Israel Offers Gov'ts Immediate, Free Access to Advanced Tech for Fighting Coronavirus

An artificial intelligence-based diagnostic solution and a government app are among 100 Israeli technologies for fighting the virus showcased in a new directory launched by Israeli innovation NGO Start-Up Nation Central.

Israel’s innovators are offering immediate and free access to cutting-edge technologies successfully implemented in Israel, which could help other countries fight the spread of COVID19. 

One of these leading technologies is an advanced, nationwide, AI-based triage platform that provides health officials with daily monitoring of the progress of the disease. Originally developed by Israeli company Diagnostic Robotics and adapted to tackle the current pandemic, the platform also offers an analytics tool that produces risk assessment and predictive spreading models which allow for quick medical response. 
 
Diagnostic Robotics’ solution leverages data provided by the public remotely, helping individuals determine the right course of action while minimizing direct contact with medical teams and easing the burden on healthcare staff. 
 
Healthcare providers engage their clients with a simple symptoms questionnaire via a text message. This remote screening process, visualized via a high-resolution epidemiologic heat-map, enables health officials to gain an ongoing, large-scale assessment of the virus’ spreading rate and locations that warrant immediate attention. 
 
The AI analytics components of the solution add another layer, providing officials with spreading trends and predictive analysis, which allow them to build models and quickly intervene before communities and health facilities are overwhelmed with infected individuals. For example, the system identified hundreds of patients with early COVID-19 symptoms who were not isolated, providing them with guidance and alerting their healthcare providers. 
 
The Diagnostic Robotics solution is currently being implemented in Israel in cooperation with the Israeli Ministry of Health, HMOs, Magen David Adom and other emergency services. The public is asked to fill out anonymous questionnaires every day and alert of any health symptoms associated with COVID-19. So far, within a single day, 25% of the Israeli population received questionnaires, and 80% of recipients filed them out.
 
Diagnostic Robotics founders Dr. Kira Radinsky, Prof. Moshe Shoham and Yonatan Amir have decided to join the global effort and provide other countries with free access to their technology. The company has already been contacted by official from the US, Italy, Brazil, Austria, the Netherlands and other counties. 
 
"We wish to contribute to any country’s efforts and help in any way we can in these challenging times," said Dr. Radinsky, a world-renowned expert in AI, whose work predicted the cholera outbreak in Cuba. "We want to help as many countries as possible, and offer our support during this crisis. We are honored to share the technological platform and the knowledge we’ve gained from a nationwide coronavirus monitoring system deployed in Israel."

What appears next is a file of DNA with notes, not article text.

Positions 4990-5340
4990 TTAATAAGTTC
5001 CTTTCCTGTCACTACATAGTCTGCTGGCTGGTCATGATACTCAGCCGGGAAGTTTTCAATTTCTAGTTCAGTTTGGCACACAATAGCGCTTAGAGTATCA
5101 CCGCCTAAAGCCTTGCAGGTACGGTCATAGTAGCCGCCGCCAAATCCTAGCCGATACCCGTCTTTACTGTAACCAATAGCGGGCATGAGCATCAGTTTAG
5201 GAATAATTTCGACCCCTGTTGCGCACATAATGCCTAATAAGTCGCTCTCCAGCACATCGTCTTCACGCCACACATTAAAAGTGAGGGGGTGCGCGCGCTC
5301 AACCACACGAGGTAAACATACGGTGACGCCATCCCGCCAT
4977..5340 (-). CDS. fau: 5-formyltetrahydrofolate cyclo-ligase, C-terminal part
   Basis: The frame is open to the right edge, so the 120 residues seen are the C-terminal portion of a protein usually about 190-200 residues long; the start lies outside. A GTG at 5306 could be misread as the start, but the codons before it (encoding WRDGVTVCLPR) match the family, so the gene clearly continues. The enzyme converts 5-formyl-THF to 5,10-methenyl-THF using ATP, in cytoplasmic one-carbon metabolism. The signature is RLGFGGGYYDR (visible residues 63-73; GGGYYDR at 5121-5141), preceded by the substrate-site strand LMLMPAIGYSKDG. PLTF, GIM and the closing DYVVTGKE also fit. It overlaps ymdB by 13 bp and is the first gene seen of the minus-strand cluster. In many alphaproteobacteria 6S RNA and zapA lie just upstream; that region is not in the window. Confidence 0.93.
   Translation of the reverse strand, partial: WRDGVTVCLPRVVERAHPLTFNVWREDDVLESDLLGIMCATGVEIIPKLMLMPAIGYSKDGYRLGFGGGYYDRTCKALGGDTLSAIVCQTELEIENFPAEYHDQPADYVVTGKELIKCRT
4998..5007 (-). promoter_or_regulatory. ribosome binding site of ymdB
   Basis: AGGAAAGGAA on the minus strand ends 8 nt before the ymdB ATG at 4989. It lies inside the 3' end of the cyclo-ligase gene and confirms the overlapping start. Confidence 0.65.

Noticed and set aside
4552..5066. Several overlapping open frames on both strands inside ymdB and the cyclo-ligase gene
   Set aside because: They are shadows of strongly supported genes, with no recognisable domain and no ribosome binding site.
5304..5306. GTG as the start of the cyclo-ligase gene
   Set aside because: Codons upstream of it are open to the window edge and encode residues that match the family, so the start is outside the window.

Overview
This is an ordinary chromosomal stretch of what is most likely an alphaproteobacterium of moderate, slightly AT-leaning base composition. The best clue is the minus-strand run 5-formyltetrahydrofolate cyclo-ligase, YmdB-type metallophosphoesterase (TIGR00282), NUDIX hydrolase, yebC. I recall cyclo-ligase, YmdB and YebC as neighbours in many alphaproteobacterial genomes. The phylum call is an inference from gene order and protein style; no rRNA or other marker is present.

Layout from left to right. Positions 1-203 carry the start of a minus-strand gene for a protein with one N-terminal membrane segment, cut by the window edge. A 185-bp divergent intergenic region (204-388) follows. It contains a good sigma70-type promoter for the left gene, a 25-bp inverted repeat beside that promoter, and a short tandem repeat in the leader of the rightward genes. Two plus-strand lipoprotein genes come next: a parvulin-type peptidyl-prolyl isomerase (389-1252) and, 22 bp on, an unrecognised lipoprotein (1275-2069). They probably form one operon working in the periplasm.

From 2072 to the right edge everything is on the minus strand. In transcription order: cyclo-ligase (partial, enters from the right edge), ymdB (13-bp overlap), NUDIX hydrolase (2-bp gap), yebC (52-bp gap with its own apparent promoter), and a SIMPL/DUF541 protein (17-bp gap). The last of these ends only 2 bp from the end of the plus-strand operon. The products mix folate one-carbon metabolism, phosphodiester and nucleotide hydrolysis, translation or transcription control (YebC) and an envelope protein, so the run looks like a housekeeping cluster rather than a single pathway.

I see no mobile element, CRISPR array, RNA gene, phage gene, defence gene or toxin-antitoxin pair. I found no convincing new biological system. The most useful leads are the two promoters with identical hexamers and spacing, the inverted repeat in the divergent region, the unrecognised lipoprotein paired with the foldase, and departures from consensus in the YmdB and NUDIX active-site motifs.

Another such technology is "HaMagen" (The Shield) – an open-source mobile application developed by the Israeli government, which helps maintain social distancing and slow the spread of the virus. It uses historic location data of infected individuals from the Ministry of Health to alert app users who have crossed paths with someone infected with COVID-19. Location-based app "HaMagen" was downloaded by more than 1 million Israeli mobile users within 48 hours following a nationwide advertising campaign that asked alerted users to quarantine themselves pending medical consultation.
 
Initiated by the Israeli Ministry of Health, "HaMagen" developers created the app using open-source tools so it can be easily and quickly deployed in other countries. The app was developed by volunteers from IL Dev community and top Israeli cyber and privacy specialists to ensure the user’s personal and location data remains on their mobile devices and is not available to others; the operators of the app cannot trace infected individuals without their knowledge.  
 
After its successful implementation in Israel, Morris Dorfman, Deputy Director General of the Ministry of Health, who is in charge of information systems and technology, offers the app to other countries: "I invite my colleagues around the world to take this open-source app and implement it for their own needs, at no cost. We will be happy to assist in its adoption." The app is already available in several languages: English, French, Arabic, Russian and Hebrew. Several countries have already inquired about the possibility of adopting the app. 
 
"HaMagen" and the Diagnostic Robotics solutions are only two examples among 100 Israeli technological innovations currently emerging to help in the global fight against the coronavirus pandemic. A variety of MedTech solutions are listed in the new Israeli technologies in the fight against coronavirus directory, launched over the past week by Israel’s Start-Up Nation Central (SNC) – an independent nonprofit organization that builds global bridges to Israeli innovation.
 
Prof. Eugene Kandel, CEO of Start-Up Nation Central: "Israel has extensive experience in times of emergency, as well as innovative thinking that can be leveraged to cope with the coronavirus crisis around the globe. Start-Up Nation Central is ready to help as much as needed to make these life-saving technologies accessible."
 

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